Why We Won’t Take Human Interaction for Granted Again

Human Interaction Blog Post Graphic

During these crazy times of COVID-19 mandated social distancing, a few friends and I have kept in constant (digital) touch.  Today my dear friend Brittany offered these words:

“There’s something so special about human interaction. I’ll never take it for granted again.”

I took those words deep into my heart. And they got my thoughts churning as well…

 

Human interaction is special. This is one of the reasons why I fell in love with anthropology. This is one of the reasons we are drawn to each other. This is one of our reasons for living.

They say you don’t know what you have until its gone, right?

For now, we are going to have a lot less of it. But it doesn’t hurt to remember some of the reasons that humanity and all the ways we connect are special and beautiful.

Oh, and for those of you who also live in the Denton or DFW area of Texas, here is a list of resources and information from United Way of Denton County!

Visit: https://www.unitedwaydenton.org/covid-19-resources

Social interaction has constantly been part of our evolution as a species

 

Humans have evolved to favor social interaction—our brains are the proof (specifically our neocortex)! Our “social brains” help us with everything from group survival to communication of complex concepts.

Based on our tendency to lean on family structures, you might assume that our early primate ancestors leaned towards family groups for survival. Indeed, family groups and bonds between parents and children are important parts of our evolution, but at least one study has found that our last common ancestor with monkeys and apes may have congregated in “loose groups of both sexes.”

Cooperation is how we evolved into the species we are today and remains an essential part of how we function.

johannes-plenio-aWDgqexSxA0-unsplash
Human evolution and social interaction go hand in hand. Photo by Johannes Plenio on Unsplash

Human interaction is good for your health

 

As this article from the New York Times states, many studies have shown that people who are very social and connected with others are healthier and may live longer. There are many reasons for this, including:

There are many ways to foster regular social interaction. Right now, face-to-face communication (the best kind of interaction) is limited for most of us, but a phone or Skype call can likely have some of the same social benefits. And while you have the time, you may want to start planning more ways to include social interaction in your life when this time of isolation passes. This article from Psychology Today may be a good place to start!

Human interaction is unique and always changing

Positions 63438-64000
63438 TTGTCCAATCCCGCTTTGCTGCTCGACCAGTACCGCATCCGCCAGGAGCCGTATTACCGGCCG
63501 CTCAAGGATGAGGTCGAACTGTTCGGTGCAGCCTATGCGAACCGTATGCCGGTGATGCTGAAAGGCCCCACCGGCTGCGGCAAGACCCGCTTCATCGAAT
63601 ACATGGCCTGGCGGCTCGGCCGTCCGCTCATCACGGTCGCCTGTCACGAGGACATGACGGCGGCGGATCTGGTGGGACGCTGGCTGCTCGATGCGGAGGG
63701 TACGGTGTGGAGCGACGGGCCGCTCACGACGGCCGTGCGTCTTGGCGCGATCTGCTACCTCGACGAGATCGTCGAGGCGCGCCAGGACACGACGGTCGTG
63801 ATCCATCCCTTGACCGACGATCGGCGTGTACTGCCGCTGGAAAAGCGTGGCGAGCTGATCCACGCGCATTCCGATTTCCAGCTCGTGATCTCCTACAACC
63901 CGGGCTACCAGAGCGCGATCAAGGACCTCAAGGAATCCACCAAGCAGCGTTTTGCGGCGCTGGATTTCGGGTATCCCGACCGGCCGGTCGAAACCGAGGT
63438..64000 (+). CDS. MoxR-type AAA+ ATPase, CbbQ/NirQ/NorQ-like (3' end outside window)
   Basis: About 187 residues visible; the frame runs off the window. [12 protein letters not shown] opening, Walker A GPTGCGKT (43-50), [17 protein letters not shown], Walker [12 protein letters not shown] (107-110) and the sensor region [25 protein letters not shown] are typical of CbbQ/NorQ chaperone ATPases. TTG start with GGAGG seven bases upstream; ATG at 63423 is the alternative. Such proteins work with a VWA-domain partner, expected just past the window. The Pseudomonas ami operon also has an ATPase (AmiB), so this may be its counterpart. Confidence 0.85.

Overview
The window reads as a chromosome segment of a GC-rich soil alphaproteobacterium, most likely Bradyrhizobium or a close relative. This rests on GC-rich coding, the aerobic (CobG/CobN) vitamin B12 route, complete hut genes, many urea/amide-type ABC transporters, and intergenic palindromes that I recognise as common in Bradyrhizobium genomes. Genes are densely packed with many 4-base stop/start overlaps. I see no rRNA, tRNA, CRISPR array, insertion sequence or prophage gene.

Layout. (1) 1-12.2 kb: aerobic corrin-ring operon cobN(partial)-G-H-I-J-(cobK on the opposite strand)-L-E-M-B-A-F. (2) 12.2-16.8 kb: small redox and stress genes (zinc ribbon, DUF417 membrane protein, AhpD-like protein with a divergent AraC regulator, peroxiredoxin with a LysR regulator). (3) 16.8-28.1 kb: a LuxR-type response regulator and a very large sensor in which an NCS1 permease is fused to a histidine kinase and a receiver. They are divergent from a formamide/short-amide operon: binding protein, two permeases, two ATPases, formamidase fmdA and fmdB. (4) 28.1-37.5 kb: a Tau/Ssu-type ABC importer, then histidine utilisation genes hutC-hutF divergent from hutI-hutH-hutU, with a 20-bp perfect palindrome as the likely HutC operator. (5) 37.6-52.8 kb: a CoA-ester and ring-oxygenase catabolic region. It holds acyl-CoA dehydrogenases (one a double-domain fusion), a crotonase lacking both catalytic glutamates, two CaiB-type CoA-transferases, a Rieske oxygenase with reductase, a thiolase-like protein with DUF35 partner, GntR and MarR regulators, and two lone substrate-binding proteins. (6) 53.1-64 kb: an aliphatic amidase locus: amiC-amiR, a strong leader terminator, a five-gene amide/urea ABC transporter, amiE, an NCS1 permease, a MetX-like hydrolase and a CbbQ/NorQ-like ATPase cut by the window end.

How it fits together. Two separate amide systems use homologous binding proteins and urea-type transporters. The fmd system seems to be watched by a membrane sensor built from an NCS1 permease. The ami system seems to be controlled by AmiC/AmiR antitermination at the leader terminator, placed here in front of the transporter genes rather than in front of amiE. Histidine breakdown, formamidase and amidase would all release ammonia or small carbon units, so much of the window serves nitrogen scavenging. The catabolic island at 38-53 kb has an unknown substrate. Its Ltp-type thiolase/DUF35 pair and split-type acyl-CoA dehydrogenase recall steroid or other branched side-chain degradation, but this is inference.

Although this is sometimes a topic of debate, humans are thought to be the only species who use language to communicate. Even if this someday proves untrue, there’s no denying that the way humans use language is diverse and special. One of my favorite social science theories, the Sapir-Whorf hypothesis, states that language may even shape our worldviews.

 

In the past 50 years, technology has caused huge changes in the ways we communicate. Although there may be negative effects of the way digital communication can distance us from others, the acquisition of new communication technologies also has many positive impacts for our species. Online social communities now offer those with shared interests a way to connect, even if they are unlikely to ever meet in person. Sometimes it is devastating to feel that you are alone in whatever struggles you face. Online communities have allowed us more ways to see that we aren’t alone in our fears and conditions, even if we can’t physically see those who share our challenges.

 

That’s pretty cool, and very uniquely human.

 

If there is a silver lining…

 

If there is a silver lining to our current COVID-19 isolation status, it is that we will be less likely to ever take human interaction for granted.

We’ve seen the possibilities of widespread crisis, and we’ve felt the emptiness that can come from missing a life we used to think was ordinary, or even boring.

In this situation, congregation can hurt us, but cooperation could save us. Thankfully, modern technology and simple common sense can still offer us many ways to cooperate without breaking the rules of social distancing.

There’s a reason why we evolved to be highly social beings.

To hear someone laugh or to take someone’s hand may be all the more joyful when this is over.

 

P.S. If you’re in need of a laugh, I recommend news bloopers, one of my go-to video types for instant cheering up! Here’s a pretty good compilation:

 

 


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